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Reviews » Theatrical Reviews » Brokeback Mountain
Brokeback Mountain
Focus Features // R // December 16, 2004
Review by Jose Hilario Ponce | posted January 21, 2006 | E-mail the Author
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--"But what about us?"
--"We'll always have Paris."

Bogart's line in Casablanca has burrowed itself into the lexicon of Americana. Its use denotes loss or longing and more often than not pains of the nostalgic. For Jack and Ennis, the two, uncertain cowboys of Ang Lee's latest film, Brokeback Mountain is their Paris.

Jack Twist (Jake Gyllenhaal) and Ennis Del Mar (Heath Ledger) are a pair of Wyoming cowboys during the '60s. Both men are down on luck and money and neither has much going for them when they meet for the first time in the employment office of ranch owner Joe Aguirre, played by a puffy and aged Randy Quaid. The two men are given jobs guiding sheep up the side of Brokeback Mountain and told to watch over them while they set to pasture for the summer.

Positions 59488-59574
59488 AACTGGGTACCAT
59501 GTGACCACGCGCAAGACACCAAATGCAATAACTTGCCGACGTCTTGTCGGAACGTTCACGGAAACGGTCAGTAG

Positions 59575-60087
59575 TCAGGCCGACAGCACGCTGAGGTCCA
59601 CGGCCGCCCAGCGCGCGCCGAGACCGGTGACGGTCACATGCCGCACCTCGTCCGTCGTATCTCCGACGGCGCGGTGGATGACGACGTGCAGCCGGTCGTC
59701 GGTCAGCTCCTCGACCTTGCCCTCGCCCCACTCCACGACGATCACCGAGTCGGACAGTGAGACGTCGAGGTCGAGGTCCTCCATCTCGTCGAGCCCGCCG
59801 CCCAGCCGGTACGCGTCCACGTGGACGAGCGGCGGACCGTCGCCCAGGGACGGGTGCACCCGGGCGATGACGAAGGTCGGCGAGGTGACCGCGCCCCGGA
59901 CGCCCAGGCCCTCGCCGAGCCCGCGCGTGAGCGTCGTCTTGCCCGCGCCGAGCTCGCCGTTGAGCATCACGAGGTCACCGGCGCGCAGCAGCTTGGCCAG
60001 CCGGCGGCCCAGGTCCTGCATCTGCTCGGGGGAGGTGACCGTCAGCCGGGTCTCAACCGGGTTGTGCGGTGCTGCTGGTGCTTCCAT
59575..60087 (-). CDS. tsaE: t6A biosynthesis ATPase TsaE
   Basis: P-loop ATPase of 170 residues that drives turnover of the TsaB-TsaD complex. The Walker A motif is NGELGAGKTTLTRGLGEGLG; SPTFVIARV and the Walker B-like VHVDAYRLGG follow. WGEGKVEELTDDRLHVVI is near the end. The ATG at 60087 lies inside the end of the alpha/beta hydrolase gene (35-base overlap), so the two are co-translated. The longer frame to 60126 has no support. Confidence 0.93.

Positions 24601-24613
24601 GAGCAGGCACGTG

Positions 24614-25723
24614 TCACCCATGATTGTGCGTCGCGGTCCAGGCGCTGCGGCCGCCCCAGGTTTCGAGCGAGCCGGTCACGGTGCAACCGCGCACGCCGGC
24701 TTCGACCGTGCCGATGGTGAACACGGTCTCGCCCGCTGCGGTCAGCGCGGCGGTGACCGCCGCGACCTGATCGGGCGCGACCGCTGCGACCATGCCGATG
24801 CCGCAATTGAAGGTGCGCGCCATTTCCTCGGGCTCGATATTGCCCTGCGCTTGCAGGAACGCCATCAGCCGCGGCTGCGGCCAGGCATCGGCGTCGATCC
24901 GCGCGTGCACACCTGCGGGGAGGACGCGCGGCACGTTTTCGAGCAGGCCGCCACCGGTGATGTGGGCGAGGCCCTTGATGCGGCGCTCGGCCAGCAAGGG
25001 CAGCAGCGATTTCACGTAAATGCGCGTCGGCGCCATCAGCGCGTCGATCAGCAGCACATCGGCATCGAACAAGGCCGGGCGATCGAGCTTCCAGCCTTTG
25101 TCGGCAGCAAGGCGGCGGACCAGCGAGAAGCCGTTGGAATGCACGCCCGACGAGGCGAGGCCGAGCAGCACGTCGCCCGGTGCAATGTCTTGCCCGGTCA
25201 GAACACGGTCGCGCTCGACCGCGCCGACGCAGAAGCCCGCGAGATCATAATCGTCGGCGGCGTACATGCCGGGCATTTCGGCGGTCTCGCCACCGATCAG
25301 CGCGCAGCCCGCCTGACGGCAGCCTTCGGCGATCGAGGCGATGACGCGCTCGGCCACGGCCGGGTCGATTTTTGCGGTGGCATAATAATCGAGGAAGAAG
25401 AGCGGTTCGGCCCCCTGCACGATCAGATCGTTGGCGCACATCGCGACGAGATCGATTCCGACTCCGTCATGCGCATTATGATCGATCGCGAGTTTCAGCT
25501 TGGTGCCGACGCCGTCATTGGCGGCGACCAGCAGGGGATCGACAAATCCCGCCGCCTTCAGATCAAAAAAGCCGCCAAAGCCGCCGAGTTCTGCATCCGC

Neither man is excited in their work. Jack is embittered at first; instructed by Aguirre someone must sleep away from the camp every night in order to keep an eye on the sheep. Nevertheless, each morning and night Jack rides his horse into camp where he eats whatever Ennis has cooked and laments about his dream of one day returning to rodeo riding. Ennis on the other hand is aloof. He is content in the simple fact of being employed and eventually swaps duties with Jack, opting for the lonely nights with the sheep. Over breakfast and campside dinners, stories are shared and whiskey is drunk as the two try to make the best out of their otherwise senseless work. Late one night Ennis, too tired and drunk to make the trek back to his pup tent with the sheep, decides to sleep beside the tent by the fire. He awakes to the cold night and Jack's invitation to join him where the two become entwined in an impulsive and rugged copulation.